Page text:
Metalpoint, heightened with white, on gray prepared paper (recto and verso)
This fascinating drawing is closely comparable in style and technique with another double-sided study sheet, now in Budapest.1 That drawing is generally, though not universally, considered to be one of only three known drawings by Cornelis Engebrechtsz., the founding father of the Leiden school of painting, and the teacher of Lucas van Leyden. Like the present sheet, the one in Budapest has a drapery study, very similar to this, on one side, and multiple figure studies on the other (although in that case some of the subsidiary studies are thought to be possibly by another hand). In both sheets, the handling, and also the combination of media, are extremely comparable, as is the tone and texture of the blue-grey preparation with which the sheet is grounded on both sides.
John Hand wrote of the Budapest drawing that its size, and the use of the verso for a drapery study, suggested that it was "almost certainly a page from a sketchbook"2, and the same is surely true of the present drawing; indeed, the measurements of the two sheets are so close (the Budapest drawing measures 121 by 160 mm) that it seems extremely likely that both sheets originate from the same sketchbook (or pattern book). Gerszi, Hand and others date the Budapest drawing circa 1515, a dating that must also apply to the present, newly identified, sheet, which would seem to be a hugely important addition to the extremely small drawn oeuvre of this pioneer of the Netherlandish Renaissance.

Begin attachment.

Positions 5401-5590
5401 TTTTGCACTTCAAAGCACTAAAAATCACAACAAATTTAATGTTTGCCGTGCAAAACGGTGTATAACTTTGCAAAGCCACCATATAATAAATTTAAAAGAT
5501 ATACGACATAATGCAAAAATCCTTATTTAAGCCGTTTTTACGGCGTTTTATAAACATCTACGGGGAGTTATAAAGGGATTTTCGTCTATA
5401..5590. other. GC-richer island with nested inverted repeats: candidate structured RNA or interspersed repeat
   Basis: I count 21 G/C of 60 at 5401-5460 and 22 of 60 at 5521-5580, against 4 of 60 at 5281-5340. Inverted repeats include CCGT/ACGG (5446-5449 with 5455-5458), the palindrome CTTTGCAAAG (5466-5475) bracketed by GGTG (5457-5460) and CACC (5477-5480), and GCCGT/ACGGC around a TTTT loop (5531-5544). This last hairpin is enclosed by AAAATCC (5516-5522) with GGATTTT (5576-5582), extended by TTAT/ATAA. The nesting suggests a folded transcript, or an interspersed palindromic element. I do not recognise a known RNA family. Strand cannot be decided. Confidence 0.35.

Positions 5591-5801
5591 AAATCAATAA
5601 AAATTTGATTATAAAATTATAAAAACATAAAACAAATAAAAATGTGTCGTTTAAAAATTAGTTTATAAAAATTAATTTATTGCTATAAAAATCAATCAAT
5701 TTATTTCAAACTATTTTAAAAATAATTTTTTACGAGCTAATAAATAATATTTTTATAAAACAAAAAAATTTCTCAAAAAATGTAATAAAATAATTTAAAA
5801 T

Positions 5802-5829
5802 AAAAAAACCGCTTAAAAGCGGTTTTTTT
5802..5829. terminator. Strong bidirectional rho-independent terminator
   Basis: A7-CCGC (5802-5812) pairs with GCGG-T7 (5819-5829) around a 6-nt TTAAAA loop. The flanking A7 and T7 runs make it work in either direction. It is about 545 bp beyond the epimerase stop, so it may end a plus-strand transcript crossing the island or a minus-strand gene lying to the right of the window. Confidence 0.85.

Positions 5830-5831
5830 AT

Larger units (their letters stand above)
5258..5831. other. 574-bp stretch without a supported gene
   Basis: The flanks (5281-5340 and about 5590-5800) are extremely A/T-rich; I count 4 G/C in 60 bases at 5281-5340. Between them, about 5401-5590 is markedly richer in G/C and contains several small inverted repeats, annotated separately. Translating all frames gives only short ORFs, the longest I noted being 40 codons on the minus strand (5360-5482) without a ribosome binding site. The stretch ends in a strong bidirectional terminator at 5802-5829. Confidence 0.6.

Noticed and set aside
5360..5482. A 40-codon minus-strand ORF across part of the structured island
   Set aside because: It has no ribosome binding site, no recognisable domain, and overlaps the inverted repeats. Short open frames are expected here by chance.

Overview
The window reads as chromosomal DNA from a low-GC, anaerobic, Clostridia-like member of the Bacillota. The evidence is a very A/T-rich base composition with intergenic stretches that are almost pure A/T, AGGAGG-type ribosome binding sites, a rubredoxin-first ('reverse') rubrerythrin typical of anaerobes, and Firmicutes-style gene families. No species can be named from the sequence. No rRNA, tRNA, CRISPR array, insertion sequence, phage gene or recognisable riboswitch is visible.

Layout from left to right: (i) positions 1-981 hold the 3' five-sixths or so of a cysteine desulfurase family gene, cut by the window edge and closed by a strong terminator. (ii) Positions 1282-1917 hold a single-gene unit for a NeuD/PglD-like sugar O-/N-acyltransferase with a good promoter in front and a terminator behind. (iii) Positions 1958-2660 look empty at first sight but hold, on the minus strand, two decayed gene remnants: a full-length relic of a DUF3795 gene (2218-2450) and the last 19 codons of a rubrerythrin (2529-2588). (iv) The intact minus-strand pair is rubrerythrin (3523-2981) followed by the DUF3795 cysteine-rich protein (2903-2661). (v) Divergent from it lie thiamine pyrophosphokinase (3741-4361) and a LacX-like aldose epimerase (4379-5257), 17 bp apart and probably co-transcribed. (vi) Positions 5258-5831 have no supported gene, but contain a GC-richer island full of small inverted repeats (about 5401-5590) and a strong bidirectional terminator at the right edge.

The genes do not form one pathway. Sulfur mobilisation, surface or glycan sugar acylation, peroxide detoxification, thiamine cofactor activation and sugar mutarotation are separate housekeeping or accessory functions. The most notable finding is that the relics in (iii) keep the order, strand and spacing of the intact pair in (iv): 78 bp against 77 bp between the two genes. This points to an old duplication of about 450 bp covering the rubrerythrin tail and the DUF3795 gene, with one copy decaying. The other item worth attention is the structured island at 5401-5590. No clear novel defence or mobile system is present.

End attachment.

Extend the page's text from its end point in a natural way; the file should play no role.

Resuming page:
Neither the drapery nor the two diabolical figures can be found in exactly the same form in any surviving paintings by Engebrechtsz., but are very similar in type to motifs in various compositions - in the case of the figures, primarily in compositions of the Last Judgement and The Temptation of St. Anthony.
We are also very grateful to Dr. Fritz Koreny for confirming that he believes the drapery studies on this and the Budapest drawing to be by the same hand, and for informing us that the studies on the verso of the present drawing are in his opinion very close in style to works executed by the Master of the Death of Absalom, in around 1520-25.
1. Inv. no. 1413; see T. Gerszi, Netherlandish Drawings in the Budapest Museum, Sixteenth-Century Drawings, 2 vols., Amsterdam 1971, no. 69/a & b, reproduced
2. In The Age of Bruegel: Netherlandish Drawings in the Sixteenth Century, exhib. cat., Washington, National Gallery of Art, and New York, The Pierpont Morgan Library, 1986-87, p. 134, under no. 46
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